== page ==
Yeah. In NY it's the costumed characters in Times Square. The city had to invest in posters reminding everyone that the tip is voluntary. Here as well, whether it's street performers or living statues, the unwritten rule is you need to donate something if you stop to watch the show or take a picture. Best thing to do if you don't want to pay is to keep walking... they're just trying to hustle a living.

Posted by
7209 posts

Of all the beautiful things in Venice to photograph...yes, you chose poorly. I know you were embarrassed, but really you should have handed them your coins and walked away. Don't let embarrassment make your decisions for you.

Posted by
418 posts

Thanks for helping others to learn from your mistake. I have stopped to look at performers and even taken their picture from afar, but so far I have avoided having to pay for them. I hope you will continue to travel and not let this tarnish your European adventures.

Posted by
2 posts

Thank you for the kind responses. We had a really great trip overall. And we'll of course have to frame these expensive picture mementos ;)

Looking at the picture just now, as I hadn't seen it since the day it happened, the women didn't tower over me like it'd seemed (I'm 5'7") so it's probably more likely they were standing on boxes or something and not stilts like I'd thought. The dresses covered their feet. Probably not the most important detail, but thought I'd clarify.

Posted by
11613 posts

As previously noted, many of us have fallen for something once (or more). This sounds like a variation on the photo-op-with-gladiators in Roma.

Opposite issue:

What bothers me is people who take closeup photos or videos of street musicians and do NOT drop a coin or two in the instrument case.

Posted by
7079 posts

I agree that most of us have fallen for one scam or another at least once in our lives so nobody should be faulting you. I have always asked before taking any close-up, identifiable photos of people on my travels, or I have (as Zoe suggested) dropped a few coins in their box if I took photos of street musicians or entertainers - that's only fair. On the other hand, in your situation, after taking the photo and offering them some coins as you did, I would just walk away. Unless they were pointing a gun at me or had thugs standing guard for them, I would just walk away when they tried to make me pay them that much. After all you had the photo in your camera, there really wasn't much they could do and you did offer them some compensation. In a situation where you give your camera to an accomplice to take your picture with these posers and they refuse to give it back without a payment, then you're stuck. If there's no sign stating the price of taking a photo or there's no agreement before hand about how much, then you should have no qualms about walking away after paying what you felt appropriate. All in all, a lesson well leaned, if a bit expensive.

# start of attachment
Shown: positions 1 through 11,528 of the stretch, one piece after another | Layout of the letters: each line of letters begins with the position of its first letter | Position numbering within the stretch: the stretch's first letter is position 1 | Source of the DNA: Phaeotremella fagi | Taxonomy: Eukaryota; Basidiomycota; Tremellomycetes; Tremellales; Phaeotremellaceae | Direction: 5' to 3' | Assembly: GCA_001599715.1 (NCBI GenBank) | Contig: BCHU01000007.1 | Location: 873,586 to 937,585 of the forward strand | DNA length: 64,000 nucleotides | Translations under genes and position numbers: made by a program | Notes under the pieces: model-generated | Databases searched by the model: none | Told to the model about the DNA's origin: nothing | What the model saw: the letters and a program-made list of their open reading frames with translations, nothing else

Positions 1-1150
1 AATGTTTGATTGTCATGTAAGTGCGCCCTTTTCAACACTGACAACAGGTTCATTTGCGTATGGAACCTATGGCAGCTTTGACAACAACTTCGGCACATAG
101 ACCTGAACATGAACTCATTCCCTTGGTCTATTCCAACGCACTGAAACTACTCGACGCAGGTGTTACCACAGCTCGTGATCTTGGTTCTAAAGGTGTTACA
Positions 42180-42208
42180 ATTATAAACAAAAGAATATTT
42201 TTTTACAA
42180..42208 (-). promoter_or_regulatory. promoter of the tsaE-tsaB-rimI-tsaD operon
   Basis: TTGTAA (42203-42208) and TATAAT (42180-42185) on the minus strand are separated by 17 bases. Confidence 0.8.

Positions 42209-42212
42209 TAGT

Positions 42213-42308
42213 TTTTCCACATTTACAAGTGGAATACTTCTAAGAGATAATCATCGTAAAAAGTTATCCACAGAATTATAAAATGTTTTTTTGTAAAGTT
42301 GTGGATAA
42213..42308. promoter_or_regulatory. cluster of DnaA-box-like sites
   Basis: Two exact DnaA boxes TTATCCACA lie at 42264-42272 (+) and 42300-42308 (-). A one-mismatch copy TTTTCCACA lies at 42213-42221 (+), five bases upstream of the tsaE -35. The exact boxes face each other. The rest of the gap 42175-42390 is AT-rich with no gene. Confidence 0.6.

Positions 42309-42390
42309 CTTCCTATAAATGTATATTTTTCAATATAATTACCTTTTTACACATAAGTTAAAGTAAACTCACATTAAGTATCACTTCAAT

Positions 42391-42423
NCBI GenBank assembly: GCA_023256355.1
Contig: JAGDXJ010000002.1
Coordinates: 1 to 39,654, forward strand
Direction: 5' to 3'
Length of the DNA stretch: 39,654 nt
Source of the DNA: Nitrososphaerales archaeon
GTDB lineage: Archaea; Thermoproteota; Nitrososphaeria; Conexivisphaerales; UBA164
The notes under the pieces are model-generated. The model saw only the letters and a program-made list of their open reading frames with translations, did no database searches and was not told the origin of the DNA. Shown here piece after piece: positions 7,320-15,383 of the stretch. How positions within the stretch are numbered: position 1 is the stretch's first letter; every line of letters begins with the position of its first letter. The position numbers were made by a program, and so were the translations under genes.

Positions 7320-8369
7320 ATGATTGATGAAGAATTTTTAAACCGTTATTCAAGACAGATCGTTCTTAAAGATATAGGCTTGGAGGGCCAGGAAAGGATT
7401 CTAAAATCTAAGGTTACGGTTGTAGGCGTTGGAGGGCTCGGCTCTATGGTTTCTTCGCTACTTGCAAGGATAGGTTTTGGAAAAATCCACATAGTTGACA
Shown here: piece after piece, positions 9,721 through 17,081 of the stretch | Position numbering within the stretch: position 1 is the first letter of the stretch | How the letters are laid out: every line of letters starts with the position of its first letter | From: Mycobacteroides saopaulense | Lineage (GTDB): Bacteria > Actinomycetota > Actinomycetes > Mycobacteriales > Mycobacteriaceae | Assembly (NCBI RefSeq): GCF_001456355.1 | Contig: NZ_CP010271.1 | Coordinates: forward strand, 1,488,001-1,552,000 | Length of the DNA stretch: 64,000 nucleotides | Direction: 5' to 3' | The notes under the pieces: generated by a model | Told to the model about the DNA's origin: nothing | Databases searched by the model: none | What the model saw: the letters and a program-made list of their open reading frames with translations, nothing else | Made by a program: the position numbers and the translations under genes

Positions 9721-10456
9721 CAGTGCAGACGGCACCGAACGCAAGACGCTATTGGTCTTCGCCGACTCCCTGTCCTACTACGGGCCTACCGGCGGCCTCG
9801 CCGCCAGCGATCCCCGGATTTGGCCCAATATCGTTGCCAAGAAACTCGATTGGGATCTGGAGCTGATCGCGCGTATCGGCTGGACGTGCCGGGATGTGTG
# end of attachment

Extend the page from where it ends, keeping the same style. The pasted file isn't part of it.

Posted by
2925 posts

Thank you for the warning. It helps us use more caution than we would have otherwise.

Posted by
440 posts

You should of just ran away imagine the comedy value of them chasing you on stilts. Unfortunately some people are there to exploit tourists and even locals such as those that have young children and they want a picture with these performers. Has anybody seen the one with the grown women dressed like a baby in a pram and making goo ga noises, what is that about please

Posted by
32273 posts


They definitely sound like scammers trying to squeeze as much as possible out of unsuspecting tourists. If there was a charge for the photos, they should have indicated that up front. In the same situation I think I would have just deleted the pictures in front of them, and then told them to "take a hike" (that's the polite version, I probably would have used other wording). After all, what are they going to do - call the police and report you for non payment for non-existent pictures? I refuse to be intimidated by scammers!